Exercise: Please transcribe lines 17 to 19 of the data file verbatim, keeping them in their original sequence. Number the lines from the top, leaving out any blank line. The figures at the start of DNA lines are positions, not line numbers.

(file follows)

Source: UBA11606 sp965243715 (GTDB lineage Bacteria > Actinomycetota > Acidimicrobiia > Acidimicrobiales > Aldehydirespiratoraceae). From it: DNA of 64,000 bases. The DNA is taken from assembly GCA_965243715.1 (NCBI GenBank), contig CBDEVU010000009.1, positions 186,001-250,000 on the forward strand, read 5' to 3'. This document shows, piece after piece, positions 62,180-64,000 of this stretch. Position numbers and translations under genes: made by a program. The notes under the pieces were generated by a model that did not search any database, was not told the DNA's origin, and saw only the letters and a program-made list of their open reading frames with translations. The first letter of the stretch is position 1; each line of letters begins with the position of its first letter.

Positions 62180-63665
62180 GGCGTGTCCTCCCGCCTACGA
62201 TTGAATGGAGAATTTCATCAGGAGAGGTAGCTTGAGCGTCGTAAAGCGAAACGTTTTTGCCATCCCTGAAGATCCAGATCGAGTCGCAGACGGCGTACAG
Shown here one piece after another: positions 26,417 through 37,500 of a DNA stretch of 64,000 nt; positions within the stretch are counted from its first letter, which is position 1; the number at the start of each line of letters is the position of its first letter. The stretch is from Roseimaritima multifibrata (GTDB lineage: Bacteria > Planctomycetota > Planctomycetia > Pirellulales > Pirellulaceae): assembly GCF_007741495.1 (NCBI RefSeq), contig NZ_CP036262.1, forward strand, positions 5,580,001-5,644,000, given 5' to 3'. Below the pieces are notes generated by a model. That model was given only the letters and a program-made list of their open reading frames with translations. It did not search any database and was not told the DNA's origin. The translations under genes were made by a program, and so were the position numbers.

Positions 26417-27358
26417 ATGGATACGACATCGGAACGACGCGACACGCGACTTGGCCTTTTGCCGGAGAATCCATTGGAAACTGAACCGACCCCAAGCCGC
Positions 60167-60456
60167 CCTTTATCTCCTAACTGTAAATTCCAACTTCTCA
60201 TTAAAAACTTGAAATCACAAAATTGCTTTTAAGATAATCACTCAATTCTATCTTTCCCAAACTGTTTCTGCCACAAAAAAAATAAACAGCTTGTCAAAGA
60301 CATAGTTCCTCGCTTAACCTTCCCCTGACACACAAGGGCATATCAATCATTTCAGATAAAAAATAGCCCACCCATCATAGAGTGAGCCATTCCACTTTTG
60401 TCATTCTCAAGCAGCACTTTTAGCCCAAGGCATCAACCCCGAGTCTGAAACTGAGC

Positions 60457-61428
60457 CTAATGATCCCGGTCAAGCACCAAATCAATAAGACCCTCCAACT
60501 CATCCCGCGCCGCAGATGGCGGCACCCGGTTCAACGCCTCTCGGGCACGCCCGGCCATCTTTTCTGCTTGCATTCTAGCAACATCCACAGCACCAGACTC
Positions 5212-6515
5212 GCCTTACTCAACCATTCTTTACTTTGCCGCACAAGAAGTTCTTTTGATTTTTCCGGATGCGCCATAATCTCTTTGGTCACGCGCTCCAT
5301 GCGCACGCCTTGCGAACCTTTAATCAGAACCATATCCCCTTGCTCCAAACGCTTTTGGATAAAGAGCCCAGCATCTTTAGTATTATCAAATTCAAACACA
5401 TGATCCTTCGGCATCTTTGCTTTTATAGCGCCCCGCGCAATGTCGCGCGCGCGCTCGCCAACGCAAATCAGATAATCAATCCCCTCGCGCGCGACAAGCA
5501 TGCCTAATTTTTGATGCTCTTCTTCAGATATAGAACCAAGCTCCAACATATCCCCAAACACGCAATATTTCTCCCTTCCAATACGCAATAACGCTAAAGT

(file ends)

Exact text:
5212 GCCTTACTCAACCATTCTTTACTTTGCCGCACAAGAAGTTCTTTTGATTTTTCCGGATGCGCCATAATCTCTTTGGTCACGCGCTCCAT
5301 GCGCACGCCTTGCGAACCTTTAATCAGAACCATATCCCCTTGCTCCAAACGCTTTTGGATAAAGAGCCCAGCATCTTTAGTATTATCAAATTCAAACACA
5401 TGATCCTTCGGCATCTTTGCTTTTATAGCGCCCCGCGCAATGTCGCGCGCGCGCTCGCCAACGCAAATCAGATAATCAATCCCCTCGCGCGCGACAAGCA